‘I am sorry for implicating you in this’: Vietnamese banking tycoon addresses employees as graft trial nears end

By Bao Ha   September 25, 2017 | 10:54 am GMT+7
‘I am sorry for implicating you in this’: Vietnamese banking tycoon addresses employees as graft trial nears end
Ha Van Tham speaks at the OceanBank graft trial in Hanoi on Sunday. Photo by VnExpress/Xuan Hoa

The judges will take a five-day break to decide the fates of the 51 bankers and businesspeople caught up in the scandal.

Defendants took the stand for the final time on Sunday to deliver their closing statements as the largest fraud trial ever to rock Vietnam's banking sector drew to a close in Hanoi.

Many asked for commuted sentences for themselves and their employees, who they said had just been following orders.

Ha Van Tham, the former board chairman of OceanBank held mainly responsible for $94 million in losses at the scandal-hit bank, asked the judges to be lenient with his employees.

“You used to sit with me on a boat when I was captain. I fell and many of you had to fall with me,” Tham said, addressing his former employees who account for a large number of the defendants.

“I am sorry for implicating you in this,” he said.

He also told his children, who were not at the trial, to learn from his experience and “live a good life and do things that I have not been able to do”.

The 45-year-old also asked for his own sentence to be commuted.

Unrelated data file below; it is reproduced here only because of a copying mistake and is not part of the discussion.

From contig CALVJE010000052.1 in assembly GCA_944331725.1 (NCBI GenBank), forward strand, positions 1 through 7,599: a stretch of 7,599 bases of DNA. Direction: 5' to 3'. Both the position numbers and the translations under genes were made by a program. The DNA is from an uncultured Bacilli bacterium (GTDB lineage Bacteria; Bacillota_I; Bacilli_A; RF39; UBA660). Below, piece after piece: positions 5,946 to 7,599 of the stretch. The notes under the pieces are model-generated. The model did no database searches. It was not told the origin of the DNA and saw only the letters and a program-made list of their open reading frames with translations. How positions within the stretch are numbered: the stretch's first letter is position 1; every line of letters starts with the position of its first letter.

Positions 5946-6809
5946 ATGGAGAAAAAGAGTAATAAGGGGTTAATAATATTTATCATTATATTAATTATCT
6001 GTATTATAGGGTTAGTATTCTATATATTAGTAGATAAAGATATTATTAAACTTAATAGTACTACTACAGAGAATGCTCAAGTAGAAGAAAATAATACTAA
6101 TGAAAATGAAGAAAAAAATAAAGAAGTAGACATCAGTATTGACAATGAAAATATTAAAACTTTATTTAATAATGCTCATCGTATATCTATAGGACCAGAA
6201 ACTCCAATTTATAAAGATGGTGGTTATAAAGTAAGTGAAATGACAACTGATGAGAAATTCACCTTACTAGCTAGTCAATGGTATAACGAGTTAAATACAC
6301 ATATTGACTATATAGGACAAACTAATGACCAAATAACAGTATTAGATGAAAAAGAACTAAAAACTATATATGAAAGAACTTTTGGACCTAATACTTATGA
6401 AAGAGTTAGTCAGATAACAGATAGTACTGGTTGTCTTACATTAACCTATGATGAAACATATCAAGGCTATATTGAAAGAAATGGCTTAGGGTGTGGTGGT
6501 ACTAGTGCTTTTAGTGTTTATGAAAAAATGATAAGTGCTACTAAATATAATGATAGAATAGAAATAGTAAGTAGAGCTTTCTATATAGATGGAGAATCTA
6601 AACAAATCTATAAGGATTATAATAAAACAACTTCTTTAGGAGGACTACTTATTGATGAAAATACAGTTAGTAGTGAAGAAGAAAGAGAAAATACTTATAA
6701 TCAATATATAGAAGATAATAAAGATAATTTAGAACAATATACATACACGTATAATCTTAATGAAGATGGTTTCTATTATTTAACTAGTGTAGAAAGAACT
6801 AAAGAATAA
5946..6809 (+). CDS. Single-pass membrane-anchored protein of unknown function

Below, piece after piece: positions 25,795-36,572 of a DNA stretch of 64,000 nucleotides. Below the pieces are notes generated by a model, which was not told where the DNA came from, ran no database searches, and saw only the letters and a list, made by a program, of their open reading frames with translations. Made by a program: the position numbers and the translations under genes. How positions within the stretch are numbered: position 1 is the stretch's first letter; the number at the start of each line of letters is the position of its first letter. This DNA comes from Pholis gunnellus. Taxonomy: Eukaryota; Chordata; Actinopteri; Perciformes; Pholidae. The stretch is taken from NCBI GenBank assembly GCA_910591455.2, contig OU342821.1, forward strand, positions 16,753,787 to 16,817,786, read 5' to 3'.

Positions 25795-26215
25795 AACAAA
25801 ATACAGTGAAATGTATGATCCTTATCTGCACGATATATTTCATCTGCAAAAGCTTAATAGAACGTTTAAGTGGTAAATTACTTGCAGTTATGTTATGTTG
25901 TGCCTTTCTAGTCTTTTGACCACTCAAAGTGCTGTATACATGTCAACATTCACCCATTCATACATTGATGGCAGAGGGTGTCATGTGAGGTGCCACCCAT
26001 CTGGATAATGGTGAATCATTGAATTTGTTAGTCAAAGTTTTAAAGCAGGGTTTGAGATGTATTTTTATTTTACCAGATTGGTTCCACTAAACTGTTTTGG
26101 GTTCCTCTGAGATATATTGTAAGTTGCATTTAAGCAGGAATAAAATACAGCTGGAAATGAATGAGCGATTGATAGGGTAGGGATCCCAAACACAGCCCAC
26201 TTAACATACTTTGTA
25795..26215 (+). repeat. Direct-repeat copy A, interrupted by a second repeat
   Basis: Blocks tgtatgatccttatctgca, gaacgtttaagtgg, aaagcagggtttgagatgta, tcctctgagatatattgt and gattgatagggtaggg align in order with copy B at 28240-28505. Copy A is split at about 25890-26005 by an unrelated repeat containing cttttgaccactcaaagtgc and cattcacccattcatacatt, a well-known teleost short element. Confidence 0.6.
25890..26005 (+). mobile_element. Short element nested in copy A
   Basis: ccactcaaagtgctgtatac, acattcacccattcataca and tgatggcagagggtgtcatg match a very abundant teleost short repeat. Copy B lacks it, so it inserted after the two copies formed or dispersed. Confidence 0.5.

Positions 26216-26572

He is charged with embezzlement, abuse of power, deliberately violating state regulations on economic management, and breaking regulations on lending activities at credit institutions, and is facing life imprisonment as proposed by the country’s top prosecutors more than a week ago.

According to the indictment, Tham approved a VND500 billion ($23.5 million) loan wihout securing collateral in 2012, a loan the borrower, a property firm in Saigon, later defaulted on.

Between 2010 and 2014, he and other executives also offered deposit rates above those set by the central bank to various customers including state-owned PetroVietnam, causing losses of nearly VND1.6 trillion ($70.4 million).

Nguyen Xuan Son, the former board chairman of the energy giant who faces the death penalty for embezzling around $11 million from OceanBank besides other charges, also asked for his former employees to be spared from harsh punishment as “they were forced to perform their tasks and did not benefit from the crime”.

The 55-year-old was CEO of OceanBank between 2008 and 2010, during which time PetroVietnam became a major shareholder.

Many defendants apologized to their families and promised to turn over a new leaf.

The OceanBank trial opened in Hanoi on August 28 and could go down as the biggest in Vietnam’s history, with around 750 attendants including 51 bankers and businessmen in the dock.

The hearing closed on Sunday and the judges will take a five-day break before announcing the verdicts on Friday.

OceanBank was founded in 1993 with a 20 percent stake from the Ocean Group, which also invests in hospitality, securities, media and retail.

In April 2015, the central bank took over the bank and put major lender VietinBank in charge. The bank’s new chairman said in a statement posted on its website in January that its operation had been “profitable” over the past two years.

 
 
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